It was the emotional pain of having my physical ability taken away from me. Just like Peter, my identity at the time was wrapped up in that. I never got to play for the Cubs, but I had fought my whole life to be able to walk after being born three months premature and being told that I’d live in a wheelchair.

I prided myself on teaching myself what wasn’t supposed to be possible. And after that, in being able to play baseball, and hockey, and anything else that I could get away with. My drive was to grow not only physically but mentally by continuing to get better, to be my best self through the challenge, and to prove everyone who said I couldn’t wrong.

Then in one fell swoop all of that was gone. Suddenly I found myself confined to a wheelchair again, unable to even do the most basic things. Not only was I in constant pain, but I didn’t have any pride. I didn’t have any purpose, because everything I loved to do was impossible. All those whispers in my ear were suddenly right. And all those years of hard work had just been reset.

I didn’t have the first, most fundamental clue of who I was anymore.

So as Peter Stone said in Wednesday’s SVU, I got angry and I let the anger get the better of me for a long time. You go to some pretty dark places, and you get angry at a lot of people, but you’re never more angry at anyone than you are at yourself. There’s such a degree of self-loathing, and in my case, the temptation to end it all.

Because what are you if you’re not what you’ve worked so hard to be?

But it’s a journey that you have to take, and that you have to take alone. No one else can define you, and no one else can tell you what will make you fight back. What made me whole again was seeing that what I write can help other people, and through that meeting people who loved me when I didn’t love myself.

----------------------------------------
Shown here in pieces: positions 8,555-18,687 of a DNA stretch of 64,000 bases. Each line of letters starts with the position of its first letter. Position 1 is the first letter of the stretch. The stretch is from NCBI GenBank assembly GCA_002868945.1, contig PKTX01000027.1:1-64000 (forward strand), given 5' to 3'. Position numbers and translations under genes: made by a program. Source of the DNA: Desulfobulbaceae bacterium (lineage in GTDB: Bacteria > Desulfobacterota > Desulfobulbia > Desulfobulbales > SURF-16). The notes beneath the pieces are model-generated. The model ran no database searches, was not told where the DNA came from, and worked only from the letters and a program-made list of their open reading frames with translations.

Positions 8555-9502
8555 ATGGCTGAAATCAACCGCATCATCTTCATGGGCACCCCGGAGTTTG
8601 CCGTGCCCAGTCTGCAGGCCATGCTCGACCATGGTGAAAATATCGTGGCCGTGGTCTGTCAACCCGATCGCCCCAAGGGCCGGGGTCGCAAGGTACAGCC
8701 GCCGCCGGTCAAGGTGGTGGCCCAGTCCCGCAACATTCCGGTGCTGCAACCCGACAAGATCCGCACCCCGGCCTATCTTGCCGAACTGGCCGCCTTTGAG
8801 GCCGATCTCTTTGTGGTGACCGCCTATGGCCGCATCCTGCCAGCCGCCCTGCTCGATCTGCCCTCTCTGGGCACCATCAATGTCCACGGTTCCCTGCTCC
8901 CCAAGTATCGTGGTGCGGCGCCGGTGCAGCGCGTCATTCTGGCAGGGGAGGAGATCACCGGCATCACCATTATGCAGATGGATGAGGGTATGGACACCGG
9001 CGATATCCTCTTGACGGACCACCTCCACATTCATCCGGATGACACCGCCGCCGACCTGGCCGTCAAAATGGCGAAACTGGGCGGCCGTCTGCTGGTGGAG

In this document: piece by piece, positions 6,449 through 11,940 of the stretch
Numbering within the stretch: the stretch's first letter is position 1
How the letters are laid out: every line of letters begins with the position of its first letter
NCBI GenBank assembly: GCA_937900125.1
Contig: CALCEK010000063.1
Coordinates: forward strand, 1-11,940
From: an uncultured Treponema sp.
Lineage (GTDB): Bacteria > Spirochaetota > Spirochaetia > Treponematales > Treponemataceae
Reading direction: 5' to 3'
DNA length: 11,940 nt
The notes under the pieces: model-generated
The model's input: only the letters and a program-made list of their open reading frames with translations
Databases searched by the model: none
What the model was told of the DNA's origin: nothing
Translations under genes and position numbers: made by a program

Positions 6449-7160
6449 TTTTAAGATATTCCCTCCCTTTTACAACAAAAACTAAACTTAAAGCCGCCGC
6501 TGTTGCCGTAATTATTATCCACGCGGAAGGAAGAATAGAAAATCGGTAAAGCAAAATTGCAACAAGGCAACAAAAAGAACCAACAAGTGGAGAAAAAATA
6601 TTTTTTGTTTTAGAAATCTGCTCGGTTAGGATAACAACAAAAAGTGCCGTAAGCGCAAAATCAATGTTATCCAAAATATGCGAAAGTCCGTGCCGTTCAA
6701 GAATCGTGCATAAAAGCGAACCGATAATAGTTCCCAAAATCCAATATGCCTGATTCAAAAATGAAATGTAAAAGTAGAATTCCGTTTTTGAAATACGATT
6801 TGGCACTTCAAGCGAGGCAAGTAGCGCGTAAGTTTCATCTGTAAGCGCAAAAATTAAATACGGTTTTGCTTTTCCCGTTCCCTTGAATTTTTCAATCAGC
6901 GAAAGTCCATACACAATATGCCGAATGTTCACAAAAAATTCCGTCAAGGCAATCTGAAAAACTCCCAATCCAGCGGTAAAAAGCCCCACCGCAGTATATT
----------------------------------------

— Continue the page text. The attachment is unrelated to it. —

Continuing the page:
Sometimes my heart still breaks at the things I used to do, that I’ll never be able to do again. There is a hole in my life I’ll never be able to fill, but now I have something else to fight for.


LAW & ORDER: SPECIAL VICTIMS UNIT — “Chasing Demons” Episode 1914 — Pictured: Philip Winchester as Peter Stone — (Photo by: Michael Parmelee/NBC)

I bring all that up because that’s the turning point that was in front of Peter Stone, and that’s what will make him an effective part of the SVU family.

Bringing Philip Winchester’s character onto SVU is an uphill battle on two fronts. The writers have to prove to the SVU fans that Peter Stone is a right fit, and then show the Chicago Justice fans that they’re going to see something different here that they didn’t see last year. But this one scene was able to accomplish both those things, by laying him bare in front of the audience (and Benson).